Publications

Browse publications

Latest publications

  • Article
    27 februar 1998

    In February 1998, the Greek General Confederation of Labour (GSEE) appealed
    to the International Labour Organisation (ILO) and other international
    organisations and national bodies, with a view to repealing a new law which
    provides for labour relations in some public corporations to be governed by
    law rather than collective bargaining.

  • Article
    27 februar 1998

    In January 1998, a two-day strike on Luxembourg Railways, protesting against
    proposed pensions reform, was supported by the great majority of employees.

  • Article
    27 februar 1998

    In his speech traditionally delivered on New Year's day, the Prime Minister,
    Poul Nyrup Rasmussen, emphasised the need for improved conditions for
    families with small children, and state that the social partners should play
    a more prominent part in this regard.

  • Article
    27 februar 1998

    Recent reforms of the labour market in Spain propose new forms of
    institutional control over dismissal for objective reasons, through
    collective bargaining. However, a December 1997 subsectoral local agreement
    in the Vilafranca del Penedès wine-making sector has revealed certain
    constraints on the power of workers' representatives to negotiate and monitor
    dismissal.

  • Article
    27 februar 1998

    The parties in bargaining over the pay and conditions of Swedish ships'
    officers are the Swedish Engineers Officers' Association (Svenska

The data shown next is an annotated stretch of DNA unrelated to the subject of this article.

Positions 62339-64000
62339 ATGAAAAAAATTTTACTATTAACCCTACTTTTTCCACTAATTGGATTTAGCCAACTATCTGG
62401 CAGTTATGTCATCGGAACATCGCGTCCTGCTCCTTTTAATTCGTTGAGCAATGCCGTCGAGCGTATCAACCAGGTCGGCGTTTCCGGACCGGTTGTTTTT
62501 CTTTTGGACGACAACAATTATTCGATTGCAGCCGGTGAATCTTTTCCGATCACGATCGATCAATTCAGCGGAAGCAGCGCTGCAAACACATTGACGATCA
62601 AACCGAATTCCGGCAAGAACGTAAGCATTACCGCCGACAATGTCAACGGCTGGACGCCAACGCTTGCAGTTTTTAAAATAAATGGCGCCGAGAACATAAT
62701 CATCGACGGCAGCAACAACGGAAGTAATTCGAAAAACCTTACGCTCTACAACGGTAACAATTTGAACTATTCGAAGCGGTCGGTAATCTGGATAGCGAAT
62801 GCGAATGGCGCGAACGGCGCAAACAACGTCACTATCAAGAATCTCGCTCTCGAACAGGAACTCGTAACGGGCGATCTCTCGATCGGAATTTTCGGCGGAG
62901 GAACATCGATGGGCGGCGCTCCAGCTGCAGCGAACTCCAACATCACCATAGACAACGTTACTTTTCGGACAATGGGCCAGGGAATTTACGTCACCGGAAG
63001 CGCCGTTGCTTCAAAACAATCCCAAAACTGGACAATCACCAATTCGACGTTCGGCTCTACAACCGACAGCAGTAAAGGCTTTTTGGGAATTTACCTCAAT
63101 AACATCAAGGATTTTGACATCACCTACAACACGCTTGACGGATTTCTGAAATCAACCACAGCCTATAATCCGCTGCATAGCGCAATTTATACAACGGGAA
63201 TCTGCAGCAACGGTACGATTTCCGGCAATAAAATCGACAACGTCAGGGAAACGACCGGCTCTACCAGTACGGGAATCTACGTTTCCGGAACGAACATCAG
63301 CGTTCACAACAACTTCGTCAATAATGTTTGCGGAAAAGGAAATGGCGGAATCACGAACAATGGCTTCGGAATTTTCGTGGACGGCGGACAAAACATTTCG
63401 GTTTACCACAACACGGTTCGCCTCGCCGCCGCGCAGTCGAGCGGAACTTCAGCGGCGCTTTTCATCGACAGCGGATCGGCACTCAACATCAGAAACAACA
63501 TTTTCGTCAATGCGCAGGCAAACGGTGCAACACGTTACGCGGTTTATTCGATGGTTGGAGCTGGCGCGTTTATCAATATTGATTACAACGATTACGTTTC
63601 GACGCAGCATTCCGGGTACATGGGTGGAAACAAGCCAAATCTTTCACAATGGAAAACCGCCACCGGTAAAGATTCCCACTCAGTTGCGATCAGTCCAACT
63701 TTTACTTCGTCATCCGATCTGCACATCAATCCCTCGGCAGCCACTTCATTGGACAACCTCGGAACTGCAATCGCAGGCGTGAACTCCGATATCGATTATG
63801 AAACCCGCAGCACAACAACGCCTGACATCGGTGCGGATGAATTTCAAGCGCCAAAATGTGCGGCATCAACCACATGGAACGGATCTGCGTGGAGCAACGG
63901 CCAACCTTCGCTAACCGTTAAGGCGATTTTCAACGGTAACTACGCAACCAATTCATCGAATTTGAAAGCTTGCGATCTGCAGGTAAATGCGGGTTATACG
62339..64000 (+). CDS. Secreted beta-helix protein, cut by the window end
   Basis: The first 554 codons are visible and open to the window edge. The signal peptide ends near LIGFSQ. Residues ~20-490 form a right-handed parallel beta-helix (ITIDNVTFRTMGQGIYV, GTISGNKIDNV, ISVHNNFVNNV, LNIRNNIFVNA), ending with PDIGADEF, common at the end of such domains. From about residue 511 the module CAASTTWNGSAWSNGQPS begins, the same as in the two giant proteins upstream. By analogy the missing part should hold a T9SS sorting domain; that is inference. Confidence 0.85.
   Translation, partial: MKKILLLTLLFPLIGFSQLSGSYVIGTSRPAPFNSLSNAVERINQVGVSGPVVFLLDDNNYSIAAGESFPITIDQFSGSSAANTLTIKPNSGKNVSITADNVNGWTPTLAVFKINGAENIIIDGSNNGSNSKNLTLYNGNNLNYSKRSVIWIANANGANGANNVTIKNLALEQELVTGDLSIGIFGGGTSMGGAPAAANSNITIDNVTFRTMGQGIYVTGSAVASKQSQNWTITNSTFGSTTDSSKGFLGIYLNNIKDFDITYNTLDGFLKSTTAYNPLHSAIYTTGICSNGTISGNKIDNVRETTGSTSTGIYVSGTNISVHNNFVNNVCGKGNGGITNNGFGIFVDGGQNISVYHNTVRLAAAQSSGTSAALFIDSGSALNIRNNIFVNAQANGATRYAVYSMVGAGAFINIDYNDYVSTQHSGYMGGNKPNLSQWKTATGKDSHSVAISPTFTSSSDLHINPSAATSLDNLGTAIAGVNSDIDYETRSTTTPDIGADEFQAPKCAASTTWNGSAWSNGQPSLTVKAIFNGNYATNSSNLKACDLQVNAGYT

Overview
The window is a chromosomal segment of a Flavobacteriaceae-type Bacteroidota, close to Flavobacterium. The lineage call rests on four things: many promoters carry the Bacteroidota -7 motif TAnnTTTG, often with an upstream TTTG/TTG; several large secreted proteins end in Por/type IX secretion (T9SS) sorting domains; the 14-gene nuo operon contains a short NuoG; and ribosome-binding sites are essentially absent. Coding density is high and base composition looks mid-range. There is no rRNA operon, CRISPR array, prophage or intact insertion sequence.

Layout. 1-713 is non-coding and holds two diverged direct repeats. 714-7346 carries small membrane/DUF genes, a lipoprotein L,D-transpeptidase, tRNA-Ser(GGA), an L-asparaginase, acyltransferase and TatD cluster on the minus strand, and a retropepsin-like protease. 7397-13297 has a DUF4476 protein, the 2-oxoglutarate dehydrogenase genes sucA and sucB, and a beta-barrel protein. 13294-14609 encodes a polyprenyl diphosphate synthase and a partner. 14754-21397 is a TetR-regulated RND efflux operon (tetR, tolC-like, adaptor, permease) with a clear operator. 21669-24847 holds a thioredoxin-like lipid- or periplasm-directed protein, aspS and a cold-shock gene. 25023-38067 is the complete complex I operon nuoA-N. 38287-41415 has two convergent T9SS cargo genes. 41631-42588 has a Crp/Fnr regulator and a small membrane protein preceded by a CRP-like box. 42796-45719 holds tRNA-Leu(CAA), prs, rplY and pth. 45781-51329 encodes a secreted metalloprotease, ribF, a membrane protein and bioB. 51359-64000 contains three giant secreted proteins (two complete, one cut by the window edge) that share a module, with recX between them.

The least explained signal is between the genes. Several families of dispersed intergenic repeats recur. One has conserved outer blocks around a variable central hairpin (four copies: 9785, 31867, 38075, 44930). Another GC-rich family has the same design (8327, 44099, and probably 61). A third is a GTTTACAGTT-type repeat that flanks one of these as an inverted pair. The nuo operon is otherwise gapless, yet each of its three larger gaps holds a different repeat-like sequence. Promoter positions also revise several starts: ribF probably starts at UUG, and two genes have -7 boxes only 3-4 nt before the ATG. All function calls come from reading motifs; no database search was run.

Maskinbefälsförbundet, SMBF) the Swedish Ship Officers' Association
    (Sveriges Fartygsbefälsförening, SFBF) and the Sea Officers' Union
    (Föreningen Sjöbefälet), on the one hand, and the Swedish Ship Owners'
    Association (Sveriges Redareförening, SRF) on the other. When the 1998 talks
    started, the trade unions called for pay increases which would increase the
    employers' costs by 11% - far beyond what other unions have claimed in the
    1998 bargaining round.

  • Article
    27 februar 1998

    The 1969 Night Work of Women Act (Frauen-Nachtarbeitsgesetz, FrNArbG)
    originally ruled out the employment of women over an 11-hour period including
    that from 20.00 to 06.00. The bulk of the law comprised detailed exemptions
    and exceptions. When Austria acceded to the European Economic Area on 1
    January 1994 the law was amended to permit night work indiscriminately from
    the year 2001. Driven by employment concerns, new legislation was enacted in
    late 1997 permitting the social partners to conclude collective agreements on
    the night-time employment of women from 1 January 1998 provided that the
    right to return to a daytime occupation in case of a proven health hazard
    were included along with measures to compensate for the burdens of night work
    or to alleviate them. Special consideration has to be given to any necessary
    care of children up to the age of 12 (AT9711148N [1]). Collective agreements
    may empower plant-level agreements to make exceptions to the ban on night
    work.

    [1] www.eurofound.europa.eu/ef/observatories/eurwork/articles/womens-night-work-ban-to-be-relaxed

  • Article
    27 februar 1998

    The death in hold-ups of three Belgian security guards collecting and